Roman Museum Vienna
Vindobona - the Roman name for the city of Vienna. In the year 6 of our time, the first Roman legionaries setteld in the areao today known as Vienna. Some time later, a whole Roman legion has bin stationed in the area of the inner city of Vienna - one legion consits of 6000 soldiers needing to be fed and entertained. South-east of the military post, a civil settlement developped over the time. Families of soldiers, as well as traders and craftsmen lived close to the camp.
So many people so far away from the shiny centre of the empire required some infrastructure like thermal baths, temples and brothels and other entertainment facilites to make the Romans feel at home at the border of the provine of Pannonia. Vindobona was built to shield off the Germanic barbarians and most of the time it worked. Only 30 years were overshadowed by war - versus more than 300 years of peace. Vindobona became famous all over the Roman Empire when the last of the 5 good emperors - Marc Aurel - chose the settlement as residence and wrote big parts of his philosophical work “Meditations”. He died on March 17, 180 and the Roman Emire tumbled into uncertain times.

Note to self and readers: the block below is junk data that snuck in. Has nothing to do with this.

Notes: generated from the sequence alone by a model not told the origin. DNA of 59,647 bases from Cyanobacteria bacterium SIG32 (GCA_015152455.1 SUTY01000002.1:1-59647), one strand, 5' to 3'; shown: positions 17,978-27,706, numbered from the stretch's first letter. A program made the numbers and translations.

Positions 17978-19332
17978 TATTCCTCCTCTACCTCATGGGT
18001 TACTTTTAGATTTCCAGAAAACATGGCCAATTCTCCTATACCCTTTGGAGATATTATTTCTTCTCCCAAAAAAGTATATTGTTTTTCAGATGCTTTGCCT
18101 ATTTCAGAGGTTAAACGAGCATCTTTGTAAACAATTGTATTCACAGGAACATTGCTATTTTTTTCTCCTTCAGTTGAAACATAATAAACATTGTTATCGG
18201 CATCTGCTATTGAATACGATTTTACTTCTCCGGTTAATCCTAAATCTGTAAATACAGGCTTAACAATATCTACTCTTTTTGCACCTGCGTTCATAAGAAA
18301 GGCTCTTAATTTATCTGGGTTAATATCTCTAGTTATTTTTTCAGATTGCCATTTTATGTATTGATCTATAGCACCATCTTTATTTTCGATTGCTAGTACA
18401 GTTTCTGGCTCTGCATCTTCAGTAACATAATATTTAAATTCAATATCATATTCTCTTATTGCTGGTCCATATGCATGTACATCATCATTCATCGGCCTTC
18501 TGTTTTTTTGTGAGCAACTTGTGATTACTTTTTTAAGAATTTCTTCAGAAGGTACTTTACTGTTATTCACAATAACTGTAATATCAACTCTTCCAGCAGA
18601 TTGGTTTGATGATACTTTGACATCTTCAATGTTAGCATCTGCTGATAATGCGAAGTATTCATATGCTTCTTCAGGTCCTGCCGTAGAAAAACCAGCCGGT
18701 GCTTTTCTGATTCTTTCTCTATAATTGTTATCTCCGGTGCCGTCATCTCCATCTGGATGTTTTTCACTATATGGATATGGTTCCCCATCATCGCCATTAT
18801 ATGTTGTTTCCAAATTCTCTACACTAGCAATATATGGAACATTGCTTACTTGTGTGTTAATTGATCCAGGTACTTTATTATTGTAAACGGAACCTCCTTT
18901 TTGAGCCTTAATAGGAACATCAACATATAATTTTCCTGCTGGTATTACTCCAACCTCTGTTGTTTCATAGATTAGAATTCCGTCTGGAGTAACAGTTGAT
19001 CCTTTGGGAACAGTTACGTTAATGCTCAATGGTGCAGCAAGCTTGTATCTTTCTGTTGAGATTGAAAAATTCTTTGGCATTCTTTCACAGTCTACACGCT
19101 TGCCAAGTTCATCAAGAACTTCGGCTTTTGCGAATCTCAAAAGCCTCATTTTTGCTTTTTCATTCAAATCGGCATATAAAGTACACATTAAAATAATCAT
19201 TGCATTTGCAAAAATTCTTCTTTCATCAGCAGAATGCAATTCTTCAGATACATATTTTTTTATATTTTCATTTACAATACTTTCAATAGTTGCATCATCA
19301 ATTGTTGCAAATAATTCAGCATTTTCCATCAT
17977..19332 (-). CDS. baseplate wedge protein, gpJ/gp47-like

6 meters beolow the ground are the remains of two houses of tribunes - higher ranking officers. The houses were well equipped and you can easily find out how the famous Roman floor heatings worked in practice. The upper floors contain statues of goddesses and gods, genii, coins, ceramics, oil lamps and grave stelae. There’s also an excellent video depicting the high-tech water supply of antique Vindobona. The little museum focuses on the suitalbe presentation of historic facts for children: The kids can twist, spin, touch and play with many things, eg a Playmobil reconstruction of the military camp, several ceramic shard puzzles and much more. Even in the bathrooms you can learn interesting - and entertaining - facts about the latrines of the Roman Empire.
You will also find information on the civil inhabitands of Vindobona: commerce, family life, craftsmanship and of course leisure activities are presented by the curators of the museum. Vienna was a multicultural town from its beginning - a celtic-illyric mixed population mingeld with Roman legionaries and people from all over the Roman world - from Arabia to Spain and Britain to Africa.
There’s a little museum shop next to the entry with books about Roman Vienna, Roman games for kids and grown-ups as well as replica of original archeological findings. You can count about an hour for the whole exhibition.